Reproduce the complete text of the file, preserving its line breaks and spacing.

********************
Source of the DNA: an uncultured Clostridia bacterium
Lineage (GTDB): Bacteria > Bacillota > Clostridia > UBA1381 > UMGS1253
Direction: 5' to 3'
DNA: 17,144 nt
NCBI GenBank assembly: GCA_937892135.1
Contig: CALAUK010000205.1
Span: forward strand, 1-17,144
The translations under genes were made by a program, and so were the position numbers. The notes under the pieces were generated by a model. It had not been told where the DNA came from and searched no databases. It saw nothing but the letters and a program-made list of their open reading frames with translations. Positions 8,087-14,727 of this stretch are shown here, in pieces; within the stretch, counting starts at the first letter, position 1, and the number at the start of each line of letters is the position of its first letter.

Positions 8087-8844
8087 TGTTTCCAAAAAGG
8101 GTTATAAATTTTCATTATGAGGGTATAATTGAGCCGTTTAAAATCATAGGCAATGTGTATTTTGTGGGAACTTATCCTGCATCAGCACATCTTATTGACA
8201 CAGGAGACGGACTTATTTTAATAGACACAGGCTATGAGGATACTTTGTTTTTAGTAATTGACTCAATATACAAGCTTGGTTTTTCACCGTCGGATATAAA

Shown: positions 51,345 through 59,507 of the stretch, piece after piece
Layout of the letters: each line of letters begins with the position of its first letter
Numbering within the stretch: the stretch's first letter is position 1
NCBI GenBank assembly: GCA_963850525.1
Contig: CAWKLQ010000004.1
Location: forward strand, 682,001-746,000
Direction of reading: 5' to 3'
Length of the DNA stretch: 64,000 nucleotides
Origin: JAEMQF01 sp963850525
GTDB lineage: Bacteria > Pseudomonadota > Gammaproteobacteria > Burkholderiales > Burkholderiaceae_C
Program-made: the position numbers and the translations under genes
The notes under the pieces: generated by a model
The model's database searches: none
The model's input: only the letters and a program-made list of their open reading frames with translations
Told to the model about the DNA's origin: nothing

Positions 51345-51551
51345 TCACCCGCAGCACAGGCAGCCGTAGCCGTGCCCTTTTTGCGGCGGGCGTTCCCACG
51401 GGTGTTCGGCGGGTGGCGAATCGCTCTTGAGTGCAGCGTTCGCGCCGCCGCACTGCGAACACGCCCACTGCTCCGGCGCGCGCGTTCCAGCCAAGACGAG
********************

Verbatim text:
Source of the DNA: an uncultured Clostridia bacterium
Lineage (GTDB): Bacteria > Bacillota > Clostridia > UBA1381 > UMGS1253
Direction: 5' to 3'
DNA: 17,144 nt
NCBI GenBank assembly: GCA_937892135.1
Contig: CALAUK010000205.1
Span: forward strand, 1-17,144
The translations under genes were made by a program, and so were the position numbers. The notes under the pieces were generated by a model. It had not been told where the DNA came from and searched no databases. It saw nothing but the letters and a program-made list of their open reading frames with translations. Positions 8,087-14,727 of this stretch are shown here, in pieces; within the stretch, counting starts at the first letter, position 1, and the number at the start of each line of letters is the position of its first letter.

Positions 8087-8844
8087 TGTTTCCAAAAAGG
8101 GTTATAAATTTTCATTATGAGGGTATAATTGAGCCGTTTAAAATCATAGGCAATGTGTATTTTGTGGGAACTTATCCTGCATCAGCACATCTTATTGACA
8201 CAGGAGACGGACTTATTTTAATAGACACAGGCTATGAGGATACTTTGTTTTTAGTAATTGACTCAATATACAAGCTTGGTTTTTCACCGTCGGATATAAA

Shown: positions 51,345 through 59,507 of the stretch, piece after piece
Layout of the letters: each line of letters begins with the position of its first letter
Numbering within the stretch: the stretch's first letter is position 1
NCBI GenBank assembly: GCA_963850525.1
Contig: CAWKLQ010000004.1
Location: forward strand, 682,001-746,000
Direction of reading: 5' to 3'
Length of the DNA stretch: 64,000 nucleotides
Origin: JAEMQF01 sp963850525
GTDB lineage: Bacteria > Pseudomonadota > Gammaproteobacteria > Burkholderiales > Burkholderiaceae_C
Program-made: the position numbers and the translations under genes
The notes under the pieces: generated by a model
The model's database searches: none
The model's input: only the letters and a program-made list of their open reading frames with translations
Told to the model about the DNA's origin: nothing

Positions 51345-51551
51345 TCACCCGCAGCACAGGCAGCCGTAGCCGTGCCCTTTTTGCGGCGGGCGTTCCCACG
51401 GGTGTTCGGCGGGTGGCGAATCGCTCTTGAGTGCAGCGTTCGCGCCGCCGCACTGCGAACACGCCCACTGCTCCGGCGCGCGCGTTCCAGCCAAGACGAG